He also praised the Lebanese resistance and reiterated Iran's support for the political process in Lebanon which will hold a parliamentary election on May 15.

"The name of Lebanon is tied to the resistance. If it were not for the Lebanese resistance and the Lebanese people, Beirut would be under the boots of the occupiers of the fake Israeli regime today.

"If it were not for the resistance and the defenders of holy shrines in the region, Daesh would be present in our region today and the region would take a different shape."

Amir-Abdollahian said elections are a clear example of strong democracy in Lebanon. "We are confident that with the wisdom of the Lebanese leaders and the role of the Lebanese people, there will be wholly successful elections to mark a bright future for Lebanon."

Later on Thursday, Iran’s top diplomat met with a number of high-profile officials from Palestinian resistance movements, including Islamic Jihad leader Ziyad al-Nakhalah and senior Hamas official Mousa Mohammed Abu Marzook, at the Iranian embassy in Beirut.

Iranian Foreign Minister Hossein Amir-Abdollahian (2nd R) meets with leader of the Palestinian Islamic Jihad resistance movement Ziyad al-Nakhalah (3rd L) and senior Hamas official Mousa Mohammed Abu Marzook (1st L) at the Iranian embassy in Beirut, Lebanon, on March 24, 2022. (Photo by Fars news agency)

"The Islamic Republic of Iran loudly supports the formation of a unified Palestinian state throughout the historic land of Palestine, with al-Quds as its capital," Amir-Abdollahian said at the news conference. 

"The political plan of the Islamic Republic of Iran for Palestine has been registered in the United Nations. While we see resistance as the only option for the formation of a unified Palestinian state, we believe that holding a referendum among the original Palestinian, Muslim, Jewish and Christian populations can determine the political future of Palestine by direct vote of the Palestinian people."

The Iranian minister also said Iran has received contradictory statements from Saudi Arabia on the renewal of bilateral relations.

"The Islamic Republic welcomes a natural return to bilateral relations with Saudi Arabia. However, mixed messages have been received from the Kingdom. We expect that the Saudis will act in the interest of the region," he said.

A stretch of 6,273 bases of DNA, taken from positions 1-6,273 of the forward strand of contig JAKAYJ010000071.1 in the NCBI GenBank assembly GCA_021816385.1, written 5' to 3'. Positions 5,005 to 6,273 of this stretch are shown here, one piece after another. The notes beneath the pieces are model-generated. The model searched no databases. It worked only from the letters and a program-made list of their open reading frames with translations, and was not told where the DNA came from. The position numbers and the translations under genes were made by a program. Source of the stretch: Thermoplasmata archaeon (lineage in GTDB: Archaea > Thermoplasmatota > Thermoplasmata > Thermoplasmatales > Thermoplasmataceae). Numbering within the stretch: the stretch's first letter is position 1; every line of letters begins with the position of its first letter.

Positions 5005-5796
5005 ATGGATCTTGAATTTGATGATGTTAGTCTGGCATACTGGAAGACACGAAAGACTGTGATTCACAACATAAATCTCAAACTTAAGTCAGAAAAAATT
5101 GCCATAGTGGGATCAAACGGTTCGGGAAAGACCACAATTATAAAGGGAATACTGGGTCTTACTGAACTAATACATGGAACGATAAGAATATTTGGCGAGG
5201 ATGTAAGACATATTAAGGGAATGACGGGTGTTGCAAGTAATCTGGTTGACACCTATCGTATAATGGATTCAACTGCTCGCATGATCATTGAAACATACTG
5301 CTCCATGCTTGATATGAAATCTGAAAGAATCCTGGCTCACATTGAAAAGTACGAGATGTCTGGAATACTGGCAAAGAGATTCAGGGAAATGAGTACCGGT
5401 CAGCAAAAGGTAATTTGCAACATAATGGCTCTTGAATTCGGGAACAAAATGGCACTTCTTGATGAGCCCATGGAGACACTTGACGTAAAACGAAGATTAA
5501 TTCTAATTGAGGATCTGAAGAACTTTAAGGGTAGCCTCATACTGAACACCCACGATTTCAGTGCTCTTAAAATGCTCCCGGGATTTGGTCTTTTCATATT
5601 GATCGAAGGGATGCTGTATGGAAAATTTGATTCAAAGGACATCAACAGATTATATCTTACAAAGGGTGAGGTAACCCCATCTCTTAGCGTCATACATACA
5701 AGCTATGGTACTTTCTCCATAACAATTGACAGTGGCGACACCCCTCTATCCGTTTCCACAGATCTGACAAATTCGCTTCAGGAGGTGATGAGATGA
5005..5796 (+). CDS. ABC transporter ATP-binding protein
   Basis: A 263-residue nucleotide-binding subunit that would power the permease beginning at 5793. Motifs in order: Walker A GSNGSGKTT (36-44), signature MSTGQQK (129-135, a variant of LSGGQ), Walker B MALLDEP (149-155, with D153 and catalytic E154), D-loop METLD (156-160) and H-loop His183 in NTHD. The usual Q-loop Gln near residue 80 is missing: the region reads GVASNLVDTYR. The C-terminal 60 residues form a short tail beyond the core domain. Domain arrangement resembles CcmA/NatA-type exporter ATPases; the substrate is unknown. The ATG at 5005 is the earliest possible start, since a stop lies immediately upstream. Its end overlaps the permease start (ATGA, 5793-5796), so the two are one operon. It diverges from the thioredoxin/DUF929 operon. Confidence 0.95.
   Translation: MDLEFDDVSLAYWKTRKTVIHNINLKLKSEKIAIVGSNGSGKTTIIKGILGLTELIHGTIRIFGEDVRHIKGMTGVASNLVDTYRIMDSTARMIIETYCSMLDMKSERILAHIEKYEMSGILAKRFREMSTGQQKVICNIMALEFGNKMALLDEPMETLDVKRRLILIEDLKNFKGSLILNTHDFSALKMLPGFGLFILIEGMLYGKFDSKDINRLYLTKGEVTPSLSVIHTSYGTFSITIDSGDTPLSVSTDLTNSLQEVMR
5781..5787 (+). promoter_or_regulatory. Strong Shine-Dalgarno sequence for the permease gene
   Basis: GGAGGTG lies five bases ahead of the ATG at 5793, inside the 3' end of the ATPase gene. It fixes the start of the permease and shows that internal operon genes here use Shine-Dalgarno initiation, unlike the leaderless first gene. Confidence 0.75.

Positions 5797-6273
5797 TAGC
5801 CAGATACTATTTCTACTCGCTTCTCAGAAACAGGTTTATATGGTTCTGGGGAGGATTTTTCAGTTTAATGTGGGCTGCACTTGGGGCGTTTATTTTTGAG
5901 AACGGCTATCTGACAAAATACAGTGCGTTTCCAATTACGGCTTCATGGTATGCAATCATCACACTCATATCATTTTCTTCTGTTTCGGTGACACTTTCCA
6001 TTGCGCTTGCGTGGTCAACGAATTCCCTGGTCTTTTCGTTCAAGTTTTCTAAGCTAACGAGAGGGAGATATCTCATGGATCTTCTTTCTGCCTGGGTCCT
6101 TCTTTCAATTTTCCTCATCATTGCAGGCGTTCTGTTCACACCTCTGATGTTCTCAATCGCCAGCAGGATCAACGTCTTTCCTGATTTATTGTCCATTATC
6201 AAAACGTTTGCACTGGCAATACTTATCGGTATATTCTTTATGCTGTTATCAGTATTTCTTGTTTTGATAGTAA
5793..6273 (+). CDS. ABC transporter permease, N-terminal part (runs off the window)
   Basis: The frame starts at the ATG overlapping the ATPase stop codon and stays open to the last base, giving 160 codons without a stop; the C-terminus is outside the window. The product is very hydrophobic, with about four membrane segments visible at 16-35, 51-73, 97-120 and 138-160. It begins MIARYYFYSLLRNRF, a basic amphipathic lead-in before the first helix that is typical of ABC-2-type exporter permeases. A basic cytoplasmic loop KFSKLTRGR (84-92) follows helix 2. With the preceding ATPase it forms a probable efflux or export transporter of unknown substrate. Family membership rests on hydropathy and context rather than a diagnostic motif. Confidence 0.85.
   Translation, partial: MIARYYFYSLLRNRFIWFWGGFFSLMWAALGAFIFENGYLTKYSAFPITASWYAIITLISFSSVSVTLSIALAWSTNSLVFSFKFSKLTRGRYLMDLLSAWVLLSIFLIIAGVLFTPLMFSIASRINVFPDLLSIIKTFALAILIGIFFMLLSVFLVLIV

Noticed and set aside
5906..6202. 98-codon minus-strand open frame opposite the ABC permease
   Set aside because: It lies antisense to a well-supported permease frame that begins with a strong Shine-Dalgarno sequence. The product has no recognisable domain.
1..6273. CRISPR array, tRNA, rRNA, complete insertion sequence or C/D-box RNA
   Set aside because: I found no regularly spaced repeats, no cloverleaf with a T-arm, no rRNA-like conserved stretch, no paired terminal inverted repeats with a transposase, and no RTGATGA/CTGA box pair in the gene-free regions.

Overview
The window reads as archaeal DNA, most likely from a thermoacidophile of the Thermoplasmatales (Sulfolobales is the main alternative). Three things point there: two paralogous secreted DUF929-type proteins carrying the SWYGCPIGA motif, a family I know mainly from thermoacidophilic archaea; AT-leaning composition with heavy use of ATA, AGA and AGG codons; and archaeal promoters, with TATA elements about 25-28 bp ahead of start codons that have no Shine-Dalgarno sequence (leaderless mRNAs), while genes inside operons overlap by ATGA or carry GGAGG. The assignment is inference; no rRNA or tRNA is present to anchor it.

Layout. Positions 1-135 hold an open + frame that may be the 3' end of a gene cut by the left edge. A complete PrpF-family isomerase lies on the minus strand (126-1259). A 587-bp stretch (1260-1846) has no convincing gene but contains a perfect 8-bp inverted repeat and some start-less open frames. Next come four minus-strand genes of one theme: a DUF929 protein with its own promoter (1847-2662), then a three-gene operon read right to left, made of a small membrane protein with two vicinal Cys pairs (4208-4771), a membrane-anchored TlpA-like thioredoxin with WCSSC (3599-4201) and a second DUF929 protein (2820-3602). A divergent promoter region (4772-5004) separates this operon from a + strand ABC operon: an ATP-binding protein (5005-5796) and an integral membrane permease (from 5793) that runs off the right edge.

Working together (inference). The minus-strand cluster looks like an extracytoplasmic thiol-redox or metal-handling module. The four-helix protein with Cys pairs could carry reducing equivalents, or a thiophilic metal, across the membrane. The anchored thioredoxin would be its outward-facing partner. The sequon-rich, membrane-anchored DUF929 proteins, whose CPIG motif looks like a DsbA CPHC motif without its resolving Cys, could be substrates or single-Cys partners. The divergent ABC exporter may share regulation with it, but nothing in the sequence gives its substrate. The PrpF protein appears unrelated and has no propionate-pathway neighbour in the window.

Saudi Arabia and Iran started direct talks last year to try to resolve their differences. Iraq's foreign minister, who brokers talks between the two sides in Baghdad, had said the fifth round of talks would start on March 16.

However, Iran's media reports said Tehran had suspended talks with Saudi Arabia for now.

The announcement came after Saudi Arabia said earlier this month that it had executed 81 men in its biggest mass execution in decades. Activists said 41 were from the eastern Qatif region, which has historically been a flashpoint between the Saudi regime and Shia Muslims.

At the news conference, Amir-Abdollahian said Iran condemns the Saudi-led war on Yemen which enters its 8th year. 

"We condemn the war in Ukraine, Afghanistan and Yemen and everywhere in the world. Displaced people, whether in Ukraine, Palestine, Yemen or Afghanistan, hurt the feelings of every human being."  

Amir-Abdollahian arrived in Syria on Wednesday and held meetings with Syrian President Bashar al-Assad, Foreign Minister Faisal Mekdad, and Syria’s National Security Advisor Ali Mamluk about various issues, including Tehran-Damascus bilateral relations as well as regional and international matters.